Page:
So, fond of our night experience in West Maui–and tired from the traffic marathon–we decided to stay close to home with a morning hike on the Kapalua Coastal Trail. From our condo at the northern edge of Lahaina it was about 10-15 minutes up to DT Fleming Beach, where the trailhead began. We got up there and the parking lot was basically empty – score one for 9:20am arrival time! After a quick pit stop in the loo we ran into a lifeguard, here’s how it went
Me: excuse me, can you tell us where the trailhead is?
Lifeguard: yeah, (*pointing randomly in the distance*) it’s over there
Me: (in my head) Greeeat. That helped not at all
Me: (out loud) where are you pointing?
Lifeguard: head for the orange cones over past where you parked and follow the path up
Moments later we were ascending a paved foot path at the edge of The Ritz Carlton. Just a little amazing, here’s a photo we took from the top
One of the great things about vacations is that people are generally free with advice, tips and unsolicited help. This was no exception. As we reached the real start of the trail, a no-doubt retired woman in her 60s who’d “been coming here for years” rode up on her bike and started randomly explaining to us how best to take the path. If there weren’t a map depicting exactly what she was saying (pictured below), this would have been incredibly timely and useful. Still, she meant well and was nice as could be, so we thanked her, turned back to the very large map, and continued plotting our course.
The path was really quite breathtaking at times. It was mostly gentle inclines and declines along a very safe coastline with plenty of room between us and certain death at the cliff’s edge. If you can comfortably walk a block uphill this trail is no problem at all.
After tromping around a bit, stopping to watch the ocean almost pummel a family who seemed to be getting a bit too close to the rocks at a tide pool, and taking it all in, we were ready to camp on our original beach. Start to finish, the hike was about 3.5 miles. I’m not a lay on the beach for hours kinda guy, so I’ll just say it was a lot like every beach experience I’ve ever had…except prettier…with fewer people…and a bit more peaceful. Between beach time and lunch we dropped in on a little spot off Napili Hau that we’d learned about from Samira at Pineapple Grill (in my Day 4 post here).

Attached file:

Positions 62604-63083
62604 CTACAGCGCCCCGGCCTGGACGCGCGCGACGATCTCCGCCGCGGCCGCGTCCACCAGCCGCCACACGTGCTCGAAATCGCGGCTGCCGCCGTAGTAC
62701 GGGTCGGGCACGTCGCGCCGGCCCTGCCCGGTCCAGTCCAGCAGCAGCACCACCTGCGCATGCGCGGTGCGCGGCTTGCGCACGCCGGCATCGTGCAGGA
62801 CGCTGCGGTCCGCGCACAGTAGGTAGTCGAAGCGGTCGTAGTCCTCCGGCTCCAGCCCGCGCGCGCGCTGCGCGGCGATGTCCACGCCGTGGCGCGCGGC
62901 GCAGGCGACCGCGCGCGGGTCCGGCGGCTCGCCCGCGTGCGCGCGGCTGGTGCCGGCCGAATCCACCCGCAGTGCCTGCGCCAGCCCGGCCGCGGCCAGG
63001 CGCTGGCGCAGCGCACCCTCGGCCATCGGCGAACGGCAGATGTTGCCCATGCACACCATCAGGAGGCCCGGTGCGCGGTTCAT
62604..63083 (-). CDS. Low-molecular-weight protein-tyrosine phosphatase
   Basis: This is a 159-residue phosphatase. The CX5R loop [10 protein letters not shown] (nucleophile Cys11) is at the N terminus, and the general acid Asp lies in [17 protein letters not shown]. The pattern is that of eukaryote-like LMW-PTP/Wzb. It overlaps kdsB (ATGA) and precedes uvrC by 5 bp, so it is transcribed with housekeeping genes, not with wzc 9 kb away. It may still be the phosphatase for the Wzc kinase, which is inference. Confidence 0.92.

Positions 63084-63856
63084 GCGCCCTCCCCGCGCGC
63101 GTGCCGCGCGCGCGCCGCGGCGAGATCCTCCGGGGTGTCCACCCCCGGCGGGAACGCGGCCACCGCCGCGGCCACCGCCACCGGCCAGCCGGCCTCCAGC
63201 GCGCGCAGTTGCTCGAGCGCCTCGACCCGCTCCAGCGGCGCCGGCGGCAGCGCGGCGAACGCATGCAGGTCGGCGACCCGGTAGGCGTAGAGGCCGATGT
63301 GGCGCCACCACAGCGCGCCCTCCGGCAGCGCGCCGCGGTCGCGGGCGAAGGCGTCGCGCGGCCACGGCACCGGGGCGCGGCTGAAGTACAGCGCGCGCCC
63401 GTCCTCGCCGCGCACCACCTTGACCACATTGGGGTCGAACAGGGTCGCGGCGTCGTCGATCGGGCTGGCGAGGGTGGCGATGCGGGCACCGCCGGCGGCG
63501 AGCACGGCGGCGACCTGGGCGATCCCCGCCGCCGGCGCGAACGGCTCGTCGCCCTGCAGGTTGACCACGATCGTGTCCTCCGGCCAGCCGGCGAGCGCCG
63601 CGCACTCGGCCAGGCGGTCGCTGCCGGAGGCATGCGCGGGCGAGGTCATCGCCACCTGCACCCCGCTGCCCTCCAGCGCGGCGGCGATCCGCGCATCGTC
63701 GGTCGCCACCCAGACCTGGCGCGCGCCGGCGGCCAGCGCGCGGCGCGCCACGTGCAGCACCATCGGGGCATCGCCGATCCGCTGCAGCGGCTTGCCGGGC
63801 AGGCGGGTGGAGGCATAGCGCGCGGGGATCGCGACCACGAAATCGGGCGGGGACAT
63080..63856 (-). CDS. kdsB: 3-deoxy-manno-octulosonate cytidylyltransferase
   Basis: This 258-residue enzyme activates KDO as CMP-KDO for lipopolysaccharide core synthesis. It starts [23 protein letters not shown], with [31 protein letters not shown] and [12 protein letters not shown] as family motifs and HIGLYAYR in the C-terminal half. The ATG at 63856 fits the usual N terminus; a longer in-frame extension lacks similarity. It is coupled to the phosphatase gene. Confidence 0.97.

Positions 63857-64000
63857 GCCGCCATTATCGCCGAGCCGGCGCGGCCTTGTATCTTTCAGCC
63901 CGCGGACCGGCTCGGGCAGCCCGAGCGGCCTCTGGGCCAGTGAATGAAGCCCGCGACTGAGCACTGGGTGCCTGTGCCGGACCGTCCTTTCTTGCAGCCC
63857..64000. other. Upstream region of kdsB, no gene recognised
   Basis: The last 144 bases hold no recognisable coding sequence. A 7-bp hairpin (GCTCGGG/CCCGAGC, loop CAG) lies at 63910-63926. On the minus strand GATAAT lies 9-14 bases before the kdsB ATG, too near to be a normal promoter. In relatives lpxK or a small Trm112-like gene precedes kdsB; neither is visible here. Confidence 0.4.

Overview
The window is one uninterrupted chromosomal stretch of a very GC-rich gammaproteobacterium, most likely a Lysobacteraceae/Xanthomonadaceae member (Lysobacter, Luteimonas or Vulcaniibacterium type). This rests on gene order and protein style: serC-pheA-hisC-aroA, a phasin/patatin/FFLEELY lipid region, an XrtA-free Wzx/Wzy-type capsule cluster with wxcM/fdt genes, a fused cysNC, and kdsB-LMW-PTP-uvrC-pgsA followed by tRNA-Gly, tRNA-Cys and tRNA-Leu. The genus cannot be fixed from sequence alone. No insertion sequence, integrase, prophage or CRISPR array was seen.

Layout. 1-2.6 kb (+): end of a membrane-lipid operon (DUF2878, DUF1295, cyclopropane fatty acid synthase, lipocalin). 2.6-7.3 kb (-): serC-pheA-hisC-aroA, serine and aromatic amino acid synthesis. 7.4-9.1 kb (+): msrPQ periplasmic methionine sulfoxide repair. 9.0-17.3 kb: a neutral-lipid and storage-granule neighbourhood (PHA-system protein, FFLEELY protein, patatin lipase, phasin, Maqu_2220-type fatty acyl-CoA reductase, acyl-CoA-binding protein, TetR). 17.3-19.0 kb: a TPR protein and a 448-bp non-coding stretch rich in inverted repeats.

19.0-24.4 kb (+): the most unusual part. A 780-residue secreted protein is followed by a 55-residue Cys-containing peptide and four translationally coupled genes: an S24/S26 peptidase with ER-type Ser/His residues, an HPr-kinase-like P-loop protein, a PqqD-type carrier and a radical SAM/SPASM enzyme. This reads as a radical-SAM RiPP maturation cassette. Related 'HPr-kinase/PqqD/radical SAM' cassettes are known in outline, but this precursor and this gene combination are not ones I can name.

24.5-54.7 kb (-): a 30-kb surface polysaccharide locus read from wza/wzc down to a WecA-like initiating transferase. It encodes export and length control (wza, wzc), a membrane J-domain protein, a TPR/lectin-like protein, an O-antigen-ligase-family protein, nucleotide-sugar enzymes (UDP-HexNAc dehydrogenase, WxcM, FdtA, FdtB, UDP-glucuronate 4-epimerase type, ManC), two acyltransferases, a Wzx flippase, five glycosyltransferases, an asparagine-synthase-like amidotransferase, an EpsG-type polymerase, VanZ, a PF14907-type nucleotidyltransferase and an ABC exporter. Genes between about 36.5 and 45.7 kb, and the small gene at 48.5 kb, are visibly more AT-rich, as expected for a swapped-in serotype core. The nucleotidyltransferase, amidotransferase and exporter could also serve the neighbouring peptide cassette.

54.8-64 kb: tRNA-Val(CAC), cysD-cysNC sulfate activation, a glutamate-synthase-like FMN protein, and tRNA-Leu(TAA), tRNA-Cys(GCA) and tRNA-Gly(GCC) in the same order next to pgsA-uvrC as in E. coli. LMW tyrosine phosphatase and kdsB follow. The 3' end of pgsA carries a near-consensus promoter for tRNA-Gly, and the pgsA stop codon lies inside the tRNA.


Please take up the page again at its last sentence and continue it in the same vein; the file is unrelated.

She wrote down recommendations and one of them was a little hole in the wall called Ono Kau Kau. She drew a heart around the Kalua Pig, so we knew what we had to do. A little random searching, quick turn near the Times Market off the 30, up about 3 blocks and we find..
I don’t like to judge books by their covers, but there’s no way we stop here without a recommendation.
There’s a layer of cheese about the spot that screams either really bad processed crap or hidden gem with great food. We ordered up the Kalua pork and Lau Lau mixed plate and got ready to find out which was true. Lau Lau is meat wrapped and steamed inside a banana leaf, so it kind of looks like collard greens on the outside with a big hunk of meat inside. By the way, when I placed my order the little Chinese woman and I had this exchange
Her: what’s your name?
Her: O-M-A-R…*pauses to think*…Omah…like Obama?!? *chuckles to self*
Me: *polite smile*
Me: (sarcastic internal monologue) Riiiiight. Yep, just like Obama, except you know, not at all. Meh, I’ll gladly take people making connections to my being Black with the Harvard-educated leader of the free world over some scandal involving a high-profile celebrity or the many less-flattering ones that strangers sometimes make. I digress.
Quick aside, next to the spot was a little fruit stand/deal maker guy named Yasser–from South Carolina. I hope to report back on his deals, but for now, we did take one of these
Delicious. Actually, we didn’t end up buying anything from Yasser the deal maker, but he was a nice enough guy (more about him on Day 6)
Back to the pig, here’s the photo
All I can say is damn. The little Chinese carry out spot on Maui did not disappoint. That’s cabbage mixed in with the pork, there was nice work on pepper and related seasonings, and the smoky Kalua pork was as advertised. Good choice, Samira. And for $11 on a plate that two people could share, it was a very cheap lunch.
For dinner: The rest of Star Noodle’s menu plus Victor, bartender extraordinaire
We decided to skip Merriman’s in favor of a return trip to Star Noodle (check the Day 3 recap HERE). We imagined that a trip to Merriman’s was going to be pricey, and there’s a fair chance we’d have asked for the tasting menu and had a glorious evening–and ignored our carefully crafted budget. Plus, our experience with Alex and the first run at Star Noodle was very good, so it was a very good, moderately less expensive alternative.
We showed up at 7:30p.m. on a Sunday, took the first available seats (which were at the bar), and 30 minutes later we were holed up and ready for a solid round two. Returning to a restaurant on a vacation is fraught with pitfalls. What if the first night was a fluke? What if we are missing something more interesting? What if Alex was their one solid server or we didn’t end up with fun table neighbors or we ordered something and it just wasn’t as good? Okay, honestly these are dumb problems to worry about, I’ll own that, but it was on my mind. Whatever, on to the experience.
First up, we took bar seats. I think they have one too many place settings, as I shared half a space with the set up items for the bar, but this is a small thing. Our bartender was a dude named Victor, an Inglewood (L.A.) transplant with a good sense of humor, great menu knowledge, and a willingness to engage. Makes me wonder if all servers shouldn’t start out as bartenders. More on Victor in a minute. As mentioned in our earlier post, we’d made quick work of the Vietnamese crepe, the garlic noodles, ahi avo, pohole salad and Brussels sprouts on our first trip, so this was to be a new experience of some of the things we couldn’t make room for the first time.